Ubhaya (उभय) refers to one of the “faults” (doṣa) mentioned in the Syādvādaratnākara as well as Prabhācandra’s Prameyakamalamārtaṇḍa (Nir. edn., p. 156),

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General definition (in Jainism)

Source: archive.org: Jaina Yoga

Ubhaya (उभय) refers to objects that are “partly animate, partly inanimate”, and represents classification of things that can be stolen (steya, caurya), according to Umāsvāti’s Śrāvaka-prajñapti 265 and Haribhadra’s commentary on the Āvaśyaka-sūtra p. 822b. It is related to the Asteya-vrata (vow of not stealing).

Source: Encyclopedia of Jainism: Tattvartha Sutra

Ubhaya (उभय, “evolving”) refers to a category of both anugāmi (following) and ananugāmi (preceding), according to Tattvārthasūtra 1.21. Anugāmi and Ananugāmi refer to a type of guṇapratyaya: a category of knowledge (jñāna) obtained by clairvoyance (avadhi-jñāna).

What is meant by ubhaya-anugāmi clairvoyance? This clairvoyant knowledge goes with the owner from one place and state (realm) to another with the owner

What is meant by ubhaya-ananugāmi (clairvoyant knowledge that does not follow its owner to another realm)? This clairvoyant knowledge does not go with the owner from one place and realm to another with the owner.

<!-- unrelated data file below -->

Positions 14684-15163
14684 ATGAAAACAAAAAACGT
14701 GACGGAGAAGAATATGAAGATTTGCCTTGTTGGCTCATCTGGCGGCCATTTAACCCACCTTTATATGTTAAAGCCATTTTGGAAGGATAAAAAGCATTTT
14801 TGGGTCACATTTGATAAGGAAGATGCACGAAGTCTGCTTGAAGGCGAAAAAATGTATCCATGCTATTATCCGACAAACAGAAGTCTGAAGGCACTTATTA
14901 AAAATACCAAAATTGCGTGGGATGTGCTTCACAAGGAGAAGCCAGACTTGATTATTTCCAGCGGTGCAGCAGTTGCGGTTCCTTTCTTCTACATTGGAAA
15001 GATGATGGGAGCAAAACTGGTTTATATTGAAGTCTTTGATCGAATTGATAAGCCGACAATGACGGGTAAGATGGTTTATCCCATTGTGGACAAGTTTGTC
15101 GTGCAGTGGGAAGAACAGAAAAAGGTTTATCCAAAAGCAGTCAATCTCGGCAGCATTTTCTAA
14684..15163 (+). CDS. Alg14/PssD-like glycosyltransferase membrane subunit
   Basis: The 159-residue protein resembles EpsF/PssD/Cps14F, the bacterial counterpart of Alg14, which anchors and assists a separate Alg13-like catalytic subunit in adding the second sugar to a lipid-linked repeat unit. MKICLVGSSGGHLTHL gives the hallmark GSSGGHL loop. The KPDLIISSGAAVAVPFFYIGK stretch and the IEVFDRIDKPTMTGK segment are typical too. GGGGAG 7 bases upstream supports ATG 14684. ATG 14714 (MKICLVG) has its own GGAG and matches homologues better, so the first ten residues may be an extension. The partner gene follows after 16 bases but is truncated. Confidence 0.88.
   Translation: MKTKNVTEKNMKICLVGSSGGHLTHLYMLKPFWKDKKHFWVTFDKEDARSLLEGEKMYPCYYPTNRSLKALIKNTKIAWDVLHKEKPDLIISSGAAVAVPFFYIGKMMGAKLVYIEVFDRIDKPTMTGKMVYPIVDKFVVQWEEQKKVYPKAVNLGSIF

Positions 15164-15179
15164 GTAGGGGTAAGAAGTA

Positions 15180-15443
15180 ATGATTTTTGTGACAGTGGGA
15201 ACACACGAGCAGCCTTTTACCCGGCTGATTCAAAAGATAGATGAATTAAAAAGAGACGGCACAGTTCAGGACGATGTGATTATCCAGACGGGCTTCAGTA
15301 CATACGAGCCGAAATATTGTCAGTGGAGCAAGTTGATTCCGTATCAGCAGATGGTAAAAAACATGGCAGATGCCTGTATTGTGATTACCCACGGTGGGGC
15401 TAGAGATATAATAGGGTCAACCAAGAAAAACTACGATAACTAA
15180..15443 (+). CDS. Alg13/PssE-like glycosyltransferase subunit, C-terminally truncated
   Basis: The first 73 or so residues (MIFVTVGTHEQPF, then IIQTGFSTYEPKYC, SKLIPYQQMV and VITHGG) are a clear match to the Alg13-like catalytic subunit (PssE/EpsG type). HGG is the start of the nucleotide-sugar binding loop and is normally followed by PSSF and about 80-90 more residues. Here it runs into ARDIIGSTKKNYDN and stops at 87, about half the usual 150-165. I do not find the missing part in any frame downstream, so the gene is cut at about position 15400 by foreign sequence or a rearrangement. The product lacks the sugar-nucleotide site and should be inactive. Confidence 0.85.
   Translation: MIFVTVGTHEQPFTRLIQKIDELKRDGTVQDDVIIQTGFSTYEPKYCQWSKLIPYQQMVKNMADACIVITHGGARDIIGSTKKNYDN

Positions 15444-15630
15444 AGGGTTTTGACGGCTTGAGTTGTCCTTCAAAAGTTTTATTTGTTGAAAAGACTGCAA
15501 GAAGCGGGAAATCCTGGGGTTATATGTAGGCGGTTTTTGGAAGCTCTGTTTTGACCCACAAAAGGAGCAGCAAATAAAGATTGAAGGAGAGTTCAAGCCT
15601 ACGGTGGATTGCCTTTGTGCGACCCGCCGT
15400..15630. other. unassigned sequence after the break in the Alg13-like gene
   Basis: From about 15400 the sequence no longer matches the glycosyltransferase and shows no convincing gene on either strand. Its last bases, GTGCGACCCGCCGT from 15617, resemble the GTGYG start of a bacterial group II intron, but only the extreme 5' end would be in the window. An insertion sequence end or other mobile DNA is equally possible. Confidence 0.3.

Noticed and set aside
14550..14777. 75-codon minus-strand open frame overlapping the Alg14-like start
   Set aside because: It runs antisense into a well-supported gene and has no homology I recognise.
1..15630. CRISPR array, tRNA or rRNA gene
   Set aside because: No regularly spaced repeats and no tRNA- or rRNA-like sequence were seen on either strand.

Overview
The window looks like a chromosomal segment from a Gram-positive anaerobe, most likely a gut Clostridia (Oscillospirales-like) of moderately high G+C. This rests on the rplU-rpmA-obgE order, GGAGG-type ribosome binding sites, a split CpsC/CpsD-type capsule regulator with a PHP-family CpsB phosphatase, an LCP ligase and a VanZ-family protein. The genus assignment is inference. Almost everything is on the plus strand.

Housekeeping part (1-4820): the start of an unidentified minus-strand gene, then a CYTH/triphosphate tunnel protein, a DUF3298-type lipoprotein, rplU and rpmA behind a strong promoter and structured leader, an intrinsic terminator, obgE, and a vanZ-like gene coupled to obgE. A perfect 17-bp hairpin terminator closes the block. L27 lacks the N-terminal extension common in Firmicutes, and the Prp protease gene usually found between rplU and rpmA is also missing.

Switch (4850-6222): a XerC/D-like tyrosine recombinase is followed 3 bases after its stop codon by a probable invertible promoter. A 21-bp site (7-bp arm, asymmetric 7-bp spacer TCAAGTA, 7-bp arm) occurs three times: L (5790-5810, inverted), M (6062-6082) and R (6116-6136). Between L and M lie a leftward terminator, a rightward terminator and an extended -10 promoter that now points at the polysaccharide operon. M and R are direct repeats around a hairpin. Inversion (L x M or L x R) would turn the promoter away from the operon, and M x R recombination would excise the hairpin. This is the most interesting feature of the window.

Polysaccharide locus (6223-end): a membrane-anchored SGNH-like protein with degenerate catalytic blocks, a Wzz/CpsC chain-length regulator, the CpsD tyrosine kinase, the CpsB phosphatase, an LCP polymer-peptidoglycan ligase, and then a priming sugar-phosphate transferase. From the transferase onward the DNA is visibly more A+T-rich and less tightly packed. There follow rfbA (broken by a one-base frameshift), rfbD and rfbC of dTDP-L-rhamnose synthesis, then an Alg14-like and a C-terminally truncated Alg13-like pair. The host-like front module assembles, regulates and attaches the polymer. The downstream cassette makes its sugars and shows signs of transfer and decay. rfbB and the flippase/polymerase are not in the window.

General definition book cover
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Jainism is an Indian religion of Dharma whose doctrine revolves around harmlessness (ahimsa) towards every living being. The two major branches (Digambara and Svetambara) of Jainism stimulate self-control (or, shramana, ‘self-reliance’) and spiritual development through a path of peace for the soul to progess to the ultimate goal.

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India history and geography

Source: Cologne Digital Sanskrit Dictionaries: Indian Epigraphical Glossary

Ubhaya.—cf. ubhaiyam (SII 1), an offering. Cf. ubhaya-paliśai (SITI), interest in two ways, i. e. in money and in kind. (SITI), a tax payable in gold; probably the same as ubhaya-mārga or the tolls collected on the highways in both the directions, i. e. inward and outward. (SII, Vol. III, p. 209), a gift to a temple or monastery in Tamil records. Note: ubhaya is defined in the “Indian epigraphical glossary” as it can be found on ancient inscriptions commonly written in Sanskrit, Prakrit or Dravidian languages.

India history book cover
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The history of India traces the identification of countries, villages, towns and other regions of India, as well as mythology, zoology, royal dynasties, rulers, tribes, local festivities and traditions and regional languages. Ancient India enjoyed religious freedom and encourages the path of Dharma, a concept common to Buddhism, Hinduism, and Jainism.

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Languages of India and abroad

Pali-English dictionary

Source: BuddhaSasana: Concise Pali-English Dictionary